4. 4. p ag e 4 Diseases and Conditions now Linked to Periodontal DiseaseCardiovascular diseaseCardiovascular disease is the leading killer of both men and women in the United States,and contributes to over 2,000 deaths every day. Periodontal disease affects nearly 75% of “Evidence has shown thatAmericans at some point in their lives, and with the open gateway it can provide to theblood stream it only makes sense that there could be some sort of relation between the people who have lost teeth,two. with or without dentures, change their eating habits.In 1999, the association between periodontal disease and coronary heart disease (CHD) These studies surmised thatwas evaluated in the Third National Health and Nutrition Examination Survey (NHANES due to difficulty chewingIII). {21} This study found that history of heart attack increased along with the severity of from tooth loss, the subjectsperiodontal disease. The highest levels of severity of periodontal disease had 95% higher may be avoiding nutritiousodds of having an incident of heart attack or CHD than those with no reported periodontal foods and replacing themdisease. This research confirmed many previous inconclusive studies, and proved the with high fat foods that aredirect relationship between periodontal disease and heart disease. {22} recognized as risk factors for cardiovascular disease.”Six studies {23, 24, 25, 26, 27, 28} have suggested that symptoms of poor oral health andperiodontal disease can indicate cardiovascular events. Here are some of their findings:  A 15 year follow up found that periodontal disease was a significant predictor of “A 15 year follow up found that coronary heart disease in over 9,700 men and women who were surveyed. {24} periodontal disease was a significant predictor of coronary  921 men aged21-80 who were free of cardiovascular disease at the initial time of heart disease in over 9,700 men survey were followed-up on after 18 years. This follow-up found that a higher and women who were surveyed.” level of alveolar bone loss from periodontal infection {29} was a significant predictor for CHD and stroke. {26}In 1983, a study {30, 31} was published that put forth the suggestion that some of the particularbacteria strains present in dental plaque could directly affect the formation of aggregated platelets. “…some of theThis, in turn, played a role in the formation of fatty deposits and swelling of artery walls. In 2000, these particularsame types of deposits/blockages have been studied in a different light. {32} This time, 50 deposits bacteria strainsfrom blockages in carotid arteries were analyzed and examined for the presence of periodontal present in dentalbacteria strains. plaque could directly affect theAs recently as May 2010 a health survey published in the British Medical Journal {33} that studied the formation ofcorrelation of poor oral hygiene and risk of cardiovascular disease. It found that among the 11,869 aggregatedmen and women studied there were a total of 555 cardiovascular disease events, 170 of which were platelets. This, infatal. Participants who reported the poorest levels of oral hygiene (rarely/never brushing their teeth) turn, played a rolehad a 95% higher risk of a cardiovascular disease event. in the formationAnother possible link between heart disease and periodontal disease has to do with the possible tooth of fatty depositsloss that can accompany oral infections. Evidence has shown that people who have lost teeth, with or and swelling ofwithout dentures, change their eating habits. {26, 27, 34, 35, 36} These studies surmised that due to artery walls.”difficulty chewing from tooth loss, the subjects may be avoiding nutritious foods and replacing themwith high fat foods that are recognized as risk factors for cardiovascular disease. {37}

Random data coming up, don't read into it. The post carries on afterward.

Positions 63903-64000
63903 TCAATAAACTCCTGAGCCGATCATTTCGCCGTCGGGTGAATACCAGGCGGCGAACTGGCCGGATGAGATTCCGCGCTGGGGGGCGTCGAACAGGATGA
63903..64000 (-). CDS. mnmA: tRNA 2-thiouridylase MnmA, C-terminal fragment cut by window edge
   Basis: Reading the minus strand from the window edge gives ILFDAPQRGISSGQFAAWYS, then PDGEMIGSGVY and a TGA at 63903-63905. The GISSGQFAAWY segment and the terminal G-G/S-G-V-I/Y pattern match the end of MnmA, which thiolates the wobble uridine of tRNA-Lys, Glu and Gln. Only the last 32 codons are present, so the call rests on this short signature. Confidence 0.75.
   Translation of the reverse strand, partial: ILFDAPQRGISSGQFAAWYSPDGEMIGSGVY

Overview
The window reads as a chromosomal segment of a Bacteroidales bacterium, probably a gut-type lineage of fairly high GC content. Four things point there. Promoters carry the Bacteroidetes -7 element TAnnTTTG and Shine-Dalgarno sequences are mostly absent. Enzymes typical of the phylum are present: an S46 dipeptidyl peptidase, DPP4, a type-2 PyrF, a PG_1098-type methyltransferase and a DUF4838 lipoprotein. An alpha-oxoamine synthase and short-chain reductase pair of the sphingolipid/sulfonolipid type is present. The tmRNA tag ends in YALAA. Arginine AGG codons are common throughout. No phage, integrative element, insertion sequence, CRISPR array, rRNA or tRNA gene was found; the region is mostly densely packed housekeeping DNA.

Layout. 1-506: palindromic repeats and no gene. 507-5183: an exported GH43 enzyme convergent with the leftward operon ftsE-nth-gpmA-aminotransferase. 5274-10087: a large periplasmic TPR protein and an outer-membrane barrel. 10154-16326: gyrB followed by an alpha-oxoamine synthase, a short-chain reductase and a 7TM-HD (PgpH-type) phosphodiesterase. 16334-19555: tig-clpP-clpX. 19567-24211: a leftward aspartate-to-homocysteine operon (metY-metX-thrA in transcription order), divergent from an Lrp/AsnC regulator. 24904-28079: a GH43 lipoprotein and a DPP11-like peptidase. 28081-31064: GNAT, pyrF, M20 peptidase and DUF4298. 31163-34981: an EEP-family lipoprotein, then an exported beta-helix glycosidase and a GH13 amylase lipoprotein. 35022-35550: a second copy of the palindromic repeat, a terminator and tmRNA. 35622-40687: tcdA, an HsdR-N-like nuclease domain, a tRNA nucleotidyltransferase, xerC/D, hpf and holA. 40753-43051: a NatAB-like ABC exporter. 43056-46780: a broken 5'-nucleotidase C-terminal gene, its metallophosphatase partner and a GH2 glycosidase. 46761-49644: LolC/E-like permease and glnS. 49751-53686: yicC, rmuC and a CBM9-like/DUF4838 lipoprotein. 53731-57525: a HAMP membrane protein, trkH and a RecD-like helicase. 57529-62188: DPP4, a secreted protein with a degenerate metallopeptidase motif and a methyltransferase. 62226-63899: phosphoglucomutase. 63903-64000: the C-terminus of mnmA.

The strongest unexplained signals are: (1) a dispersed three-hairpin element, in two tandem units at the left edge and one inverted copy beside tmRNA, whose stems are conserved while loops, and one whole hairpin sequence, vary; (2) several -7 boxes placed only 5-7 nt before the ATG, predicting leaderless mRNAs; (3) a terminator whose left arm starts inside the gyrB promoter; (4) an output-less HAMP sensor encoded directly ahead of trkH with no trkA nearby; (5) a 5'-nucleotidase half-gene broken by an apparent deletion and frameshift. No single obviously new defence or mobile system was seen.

5. 5. Diseases and Conditions now Linked to Peri odontal Disease p a ge 5Diabetes mellitusAn estimated 20 million Americans are affected by diabetes, nearly 40% of whom have not yet been diagnosed. In 1993, asixth complication of diabetes to go along with retinopathy {39}, neuropathy {40}, macrovascular disease {41}, nephropathy{42}, and poor wound healing was proposed. The sixth complication, as proposed by Loe was periodontal disease. {43}Another possible complication that relates the two is a condition called apoptosis, which is a sequence of programmed eventsthat leads to cell death. A review of patients suffering from both diabetes and periodontal disease found that this apoptosisprocess can increase the inflammatory response of oral tissues to bacteria, and lead to further tissue destruction because ofwound healing difficulties related to diabetes. {48}As recently as 2008, periodontal disease was identified as a risk for diabetics with poor metabolic control. {44} These studiescould stand alone to prove that the connection between diabetes and periodontal disease is a two-way street, but what’smore is that there is evidence that suggests that periodontal changes are the first clinical manifestation of diabetes. {45}There are a few key links in the chain that binds diabetes and periodontal disease, which has been the subject of more than200 articles published in the past 50 years. At times, it has been difficult to interpret the results of certain tests and studiesdue to the number of varieties and classifications associated with both conditions. Two facts to establish the link that remainsolid are:  Reduction of saliva or salivary flow is frequently reported in diabetics {46}, “…evidence from studies and a reduced salivary flow is a large risk for a number of oral infections on patients of both because harmful (anaerobic) bacteria breed much more prevalently in conditions who environments with reduced oxygen and saliva. underwent treatment for periodontal disease  Diabetes exaggerates the inflammatory response of periodontal bacteria. accompanied with Studies have shown that the oral bacteria in patients with periodontal disease antibiotic treatment who have diabetes are the same as that of patients who have periodontal showed improvement…” disease but have not been diagnosed with diabetes. {47} Going back 30 years, studies were conducted that reported that children with type 1 “In 1993, a sixth diabetes had a higher level of gum inflammation than children without diabetes, but who complication of had similar levels of dental plaque. {49} A few years later, another study confirmed that diabetes to go along patients with poorly controlled diabetes had more prevalent, and more severe gum with retinopathy , bleeding than even those who still had diabetes, but controlled it better. {50} Research neuropathy , also suggests that there are more instances of bone loss and loss of attachment of the macrovascular gums to the teeth in adults with diabetes. {51, 52} disease , nephropathy , and poor wound The good news for those who suffer from periodontal disease, diabetes, or both is that healing was evidence from studies on patients of both conditions who underwent treatment for proposed. The sixth periodontal disease accompanied with antibiotic treatment showed improvement not complication, as only in their periodontal status, but also in their glycemic control. {53, 54, 55} proposed by Loe was periodontal disease.”